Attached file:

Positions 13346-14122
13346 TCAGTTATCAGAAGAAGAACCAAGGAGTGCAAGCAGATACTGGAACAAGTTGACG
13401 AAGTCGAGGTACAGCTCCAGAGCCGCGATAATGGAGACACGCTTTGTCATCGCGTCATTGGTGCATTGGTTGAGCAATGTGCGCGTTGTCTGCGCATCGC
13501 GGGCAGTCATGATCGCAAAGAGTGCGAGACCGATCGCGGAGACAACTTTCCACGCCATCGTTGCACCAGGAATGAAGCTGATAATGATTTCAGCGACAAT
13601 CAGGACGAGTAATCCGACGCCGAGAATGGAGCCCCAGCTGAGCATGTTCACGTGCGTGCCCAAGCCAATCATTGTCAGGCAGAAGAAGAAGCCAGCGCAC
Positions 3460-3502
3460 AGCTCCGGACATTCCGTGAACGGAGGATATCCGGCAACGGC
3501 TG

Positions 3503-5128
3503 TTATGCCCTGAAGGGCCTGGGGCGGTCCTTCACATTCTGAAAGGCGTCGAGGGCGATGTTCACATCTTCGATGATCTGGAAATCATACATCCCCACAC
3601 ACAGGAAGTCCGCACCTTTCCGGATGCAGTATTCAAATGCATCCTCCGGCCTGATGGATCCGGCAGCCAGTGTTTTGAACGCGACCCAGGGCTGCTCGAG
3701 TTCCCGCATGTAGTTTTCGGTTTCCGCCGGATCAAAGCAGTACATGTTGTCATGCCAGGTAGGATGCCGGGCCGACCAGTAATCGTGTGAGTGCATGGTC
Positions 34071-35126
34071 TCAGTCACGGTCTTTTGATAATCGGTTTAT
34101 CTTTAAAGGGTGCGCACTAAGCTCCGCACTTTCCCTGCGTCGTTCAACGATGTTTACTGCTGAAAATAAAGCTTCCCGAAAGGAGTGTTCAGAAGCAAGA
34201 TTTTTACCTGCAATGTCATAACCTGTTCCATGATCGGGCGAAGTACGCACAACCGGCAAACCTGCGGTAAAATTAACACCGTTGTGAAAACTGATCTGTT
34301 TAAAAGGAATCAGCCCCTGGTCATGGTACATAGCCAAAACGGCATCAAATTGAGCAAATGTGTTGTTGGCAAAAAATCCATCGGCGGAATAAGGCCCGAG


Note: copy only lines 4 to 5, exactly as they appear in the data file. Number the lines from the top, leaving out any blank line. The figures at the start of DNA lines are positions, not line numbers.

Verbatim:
13501 GGGCAGTCATGATCGCAAAGAGTGCGAGACCGATCGCGGAGACAACTTTCCACGCCATCGTTGCACCAGGAATGAAGCTGATAATGATTTCAGCGACAAT
13601 CAGGACGAGTAATCCGACGCCGAGAATGGAGCCCCAGCTGAGCATGTTCACGTGCGTGCCCAAGCCAATCATTGTCAGGCAGAAGAAGAAGCCAGCGCAC